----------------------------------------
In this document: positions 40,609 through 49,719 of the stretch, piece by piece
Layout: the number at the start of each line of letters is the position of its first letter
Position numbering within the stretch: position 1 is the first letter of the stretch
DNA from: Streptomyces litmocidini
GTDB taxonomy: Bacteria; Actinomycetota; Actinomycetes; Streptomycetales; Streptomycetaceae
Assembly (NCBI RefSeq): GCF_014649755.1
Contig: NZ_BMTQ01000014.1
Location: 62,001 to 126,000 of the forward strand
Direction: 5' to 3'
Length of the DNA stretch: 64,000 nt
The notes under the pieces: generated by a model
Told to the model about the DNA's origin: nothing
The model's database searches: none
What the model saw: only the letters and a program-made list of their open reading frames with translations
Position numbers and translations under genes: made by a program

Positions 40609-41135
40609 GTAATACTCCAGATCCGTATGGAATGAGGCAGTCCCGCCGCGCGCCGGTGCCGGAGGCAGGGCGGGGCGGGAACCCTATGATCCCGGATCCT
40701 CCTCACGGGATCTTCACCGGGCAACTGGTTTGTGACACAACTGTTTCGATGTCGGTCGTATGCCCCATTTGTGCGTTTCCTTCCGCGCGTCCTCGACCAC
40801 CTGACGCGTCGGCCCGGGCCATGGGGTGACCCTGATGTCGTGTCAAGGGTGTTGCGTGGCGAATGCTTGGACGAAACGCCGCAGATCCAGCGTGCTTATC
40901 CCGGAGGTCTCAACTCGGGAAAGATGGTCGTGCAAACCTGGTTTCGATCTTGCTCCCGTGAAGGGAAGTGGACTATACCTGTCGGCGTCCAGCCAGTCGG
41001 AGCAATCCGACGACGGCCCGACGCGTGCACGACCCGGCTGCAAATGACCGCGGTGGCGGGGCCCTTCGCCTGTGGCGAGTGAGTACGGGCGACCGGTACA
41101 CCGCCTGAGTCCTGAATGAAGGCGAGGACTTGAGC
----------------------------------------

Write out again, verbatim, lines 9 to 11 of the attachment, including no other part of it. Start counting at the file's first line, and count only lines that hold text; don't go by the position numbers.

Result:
Direction: 5' to 3'
Length of the DNA stretch: 64,000 nt
The notes under the pieces: generated by a model